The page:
Ema (2019) – 8/10

Ema main

Director: Pablo Larraín

Writers: Guillermo Calderón, Pablo Larraín and Alejandro Moreno

Starring: Mariana Di Girolamo, Gael García Bernal, Santiago Cabrera

Genre: Drama / World Cinema

After their adoption of a troubled child goes tragically wrong, Ema (Di Girolamo) and Gastón (Bernal) struggle to deal with the aftermath of sending the child back for re-adoption. Consumed with deep feelings of regret, Ema sets out on a very dark personal journey to get the child back at all costs, no matter who she hurts along the way.

The narrative concept at the heart at the latest film from Chilean auteur Pablo Larraín is actually quite a simple one, but this being a film by Pablo Larraín, he skilfully takes this seemingly simple initial premise to some very dark and uncompromising places. In doing this, it means that not only is Ema one of the more unique and memorable films to be released in the last few months, but also gives us a film that is able to examine much more broader and interesting themes than a more conventional film with a similar story may do. It is a film very much unapologetically made on its own terms, but for those willing to go with Larraín’s unconventional and uncompromising approach will be rewarded by not only a film that contains some haunting and memorable individual moments, but also an unforgettable conclusion that does more than justify this narrative approach.

Whether it be a film about a wife of an assassinated US president, or one about paedophile priests or indeed one about referendums involving dictators, Pablo Larraín is not afraid to approach these varying types of story from slightly unconventional angels, and in doing so utilises all the unique variables a director has at their disposal that only a visual medium such as film has to offer. The narrative to Ema takes place very much after the main event has occurred, and of course these things or often very complex, and as the narrative unfolds we are given the required information that provides the necessary context to what happened and why, but only the necessary small amounts so to not detract from what is unfolding at the time.

It is quite clear from the start that both of our main protagonists are troubled, flawed and often quite destructive people, and they are at times difficult to like, but thanks to the performances and Larraín’s skilful direction and visual panache their story is never anything less than compelling, even if it is at times difficult to watch. Because of that simple (and therefore to an extent relatable and engaging) premise at the very heart of the story, we are able to still empathise with the protagonist to a certain extent that allows us to be able to go along with the film’s unique and uncompromising visual style.

It is very much in the visuals that Larraín is able to truly depict the film’s themes and the deep internal struggles and emotions that the protagonist goes through. Ema has three main individual outlets; dance, sex (with either gender and at times with multiple people at the same time) and a flame thrower (I did say that we have to be willing to just go with the film to a certain extent). Why she partakes in these outlets and what they mean are of course very much open to interpretation, but there is always very much a purpose to every action she takes, no matter how seemingly destructive, juvenile, apparently random or morally questionable it is – even if it is setting fire to objects in the street or indulging in alcohol fuelled orgies. Ema always very much remains a personal story and journey (hence the title), but in the narrative developments it also takes on much broader themes about gender roles in society. It never seeks to provide answers, but merely thoughtful discussions, and is ultimately more rewarding for it.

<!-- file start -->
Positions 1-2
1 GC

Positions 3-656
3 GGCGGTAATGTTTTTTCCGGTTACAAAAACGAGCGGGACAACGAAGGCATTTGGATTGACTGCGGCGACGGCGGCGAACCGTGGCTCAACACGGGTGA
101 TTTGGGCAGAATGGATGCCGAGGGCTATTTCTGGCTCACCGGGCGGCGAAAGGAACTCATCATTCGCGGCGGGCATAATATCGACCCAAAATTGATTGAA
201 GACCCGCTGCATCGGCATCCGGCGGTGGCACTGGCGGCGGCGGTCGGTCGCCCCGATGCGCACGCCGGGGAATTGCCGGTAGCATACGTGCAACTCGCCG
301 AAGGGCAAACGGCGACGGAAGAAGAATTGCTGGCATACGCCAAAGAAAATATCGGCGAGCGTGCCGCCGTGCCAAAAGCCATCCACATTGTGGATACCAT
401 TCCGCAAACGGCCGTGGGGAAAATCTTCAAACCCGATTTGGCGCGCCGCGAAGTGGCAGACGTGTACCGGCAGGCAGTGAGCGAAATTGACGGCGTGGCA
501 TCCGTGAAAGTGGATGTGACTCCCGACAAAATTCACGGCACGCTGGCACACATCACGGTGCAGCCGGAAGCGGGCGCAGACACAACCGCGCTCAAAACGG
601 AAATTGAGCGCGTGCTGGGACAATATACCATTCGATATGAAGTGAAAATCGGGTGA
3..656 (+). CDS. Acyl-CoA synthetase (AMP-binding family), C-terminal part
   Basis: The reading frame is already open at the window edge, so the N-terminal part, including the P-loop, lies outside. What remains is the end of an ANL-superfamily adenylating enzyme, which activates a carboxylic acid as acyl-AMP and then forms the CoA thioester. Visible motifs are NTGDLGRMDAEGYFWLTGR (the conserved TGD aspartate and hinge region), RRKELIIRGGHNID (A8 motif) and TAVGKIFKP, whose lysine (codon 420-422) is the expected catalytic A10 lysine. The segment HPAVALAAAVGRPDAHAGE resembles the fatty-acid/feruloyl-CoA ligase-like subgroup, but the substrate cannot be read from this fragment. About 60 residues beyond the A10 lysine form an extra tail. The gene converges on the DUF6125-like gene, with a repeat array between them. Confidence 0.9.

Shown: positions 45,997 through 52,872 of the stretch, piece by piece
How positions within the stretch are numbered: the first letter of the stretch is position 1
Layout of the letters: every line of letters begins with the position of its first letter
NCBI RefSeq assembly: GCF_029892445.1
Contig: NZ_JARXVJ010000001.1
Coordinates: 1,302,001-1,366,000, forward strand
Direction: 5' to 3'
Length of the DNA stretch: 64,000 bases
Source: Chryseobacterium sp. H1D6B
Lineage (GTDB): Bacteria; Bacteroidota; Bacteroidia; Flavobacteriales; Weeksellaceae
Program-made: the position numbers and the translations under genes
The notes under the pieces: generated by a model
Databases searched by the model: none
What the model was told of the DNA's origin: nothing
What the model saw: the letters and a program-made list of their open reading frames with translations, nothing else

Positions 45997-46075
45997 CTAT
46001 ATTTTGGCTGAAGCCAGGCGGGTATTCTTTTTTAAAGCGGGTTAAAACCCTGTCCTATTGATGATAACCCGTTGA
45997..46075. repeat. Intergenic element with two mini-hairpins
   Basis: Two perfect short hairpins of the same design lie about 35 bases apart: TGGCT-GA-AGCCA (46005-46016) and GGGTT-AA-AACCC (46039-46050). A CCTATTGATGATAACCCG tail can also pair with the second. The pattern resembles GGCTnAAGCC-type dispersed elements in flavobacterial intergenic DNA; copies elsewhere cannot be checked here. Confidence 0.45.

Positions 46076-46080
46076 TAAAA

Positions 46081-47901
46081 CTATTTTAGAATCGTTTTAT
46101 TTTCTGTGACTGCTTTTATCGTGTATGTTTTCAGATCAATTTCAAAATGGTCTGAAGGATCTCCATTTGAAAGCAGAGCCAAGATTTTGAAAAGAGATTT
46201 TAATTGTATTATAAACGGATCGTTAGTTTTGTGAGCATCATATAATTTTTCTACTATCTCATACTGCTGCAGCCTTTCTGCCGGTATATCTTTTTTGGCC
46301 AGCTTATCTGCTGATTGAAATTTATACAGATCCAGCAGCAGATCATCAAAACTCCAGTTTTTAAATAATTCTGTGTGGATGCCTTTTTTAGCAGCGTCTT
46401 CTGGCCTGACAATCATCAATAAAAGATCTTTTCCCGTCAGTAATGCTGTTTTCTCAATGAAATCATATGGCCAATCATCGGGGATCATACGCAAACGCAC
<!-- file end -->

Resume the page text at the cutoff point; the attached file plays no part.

Ema text

Ema is also very much a film that is a feast for the eyes; Larraín’s eye for visual detail is clear throughout, as every shot, line of dialogue and facial expression is there for a reason and has at least one meaning. Ema is a professional dance teacher, and so dancing plays a huge role in her life, and the film’s many dance scenes are visually stunning and have an intoxicating feel to them that does truly grab the audience’s attention, even if the uncompromising nature of them does make them quite uncomfortable viewing at times. Ema and Gastón often argue about dancing, but it is clear that there is plenty of subtext within these arguments. The stunning visuals are also complimented by an equally brilliant score by Nicolas Jaar.

As the film’s protagonist, Marian Di Girolamo delivers a stunning performance. Appearing in pretty much every scene, we may certainly not always agree with the decisions her character makes or always completely empathise with her, but watching her character deal with her deep internal guilt is never anything less than compelling, and this all comes to a head in the film’s unforgettable, but suitably uncompromising conclusion. Ema is certainly not a film for everyone, and its unique approach and style produces the occasional alienating moments, however those willing to go with this unique narrative and visual approach will be greatly rewarded.

An intoxicating rollercoaster ride of sounds and images; Ema is not a film for everyone but has enough substance at its heart to justify its uncompromising, plentiful and unique style, and is an unforgettable and unique experience.

8/10

At time of writing Ema is available to stream on MUBI – go on, give it a go!

About MoodyB

An extremely passionate and (semi) opened minded film reviewer, with a hint of snobbish.
This entry was posted in All Film Reviews, MUBI Releases, The Best of 2020, World Cinema and tagged , , , , , , , . Bookmark the permalink.

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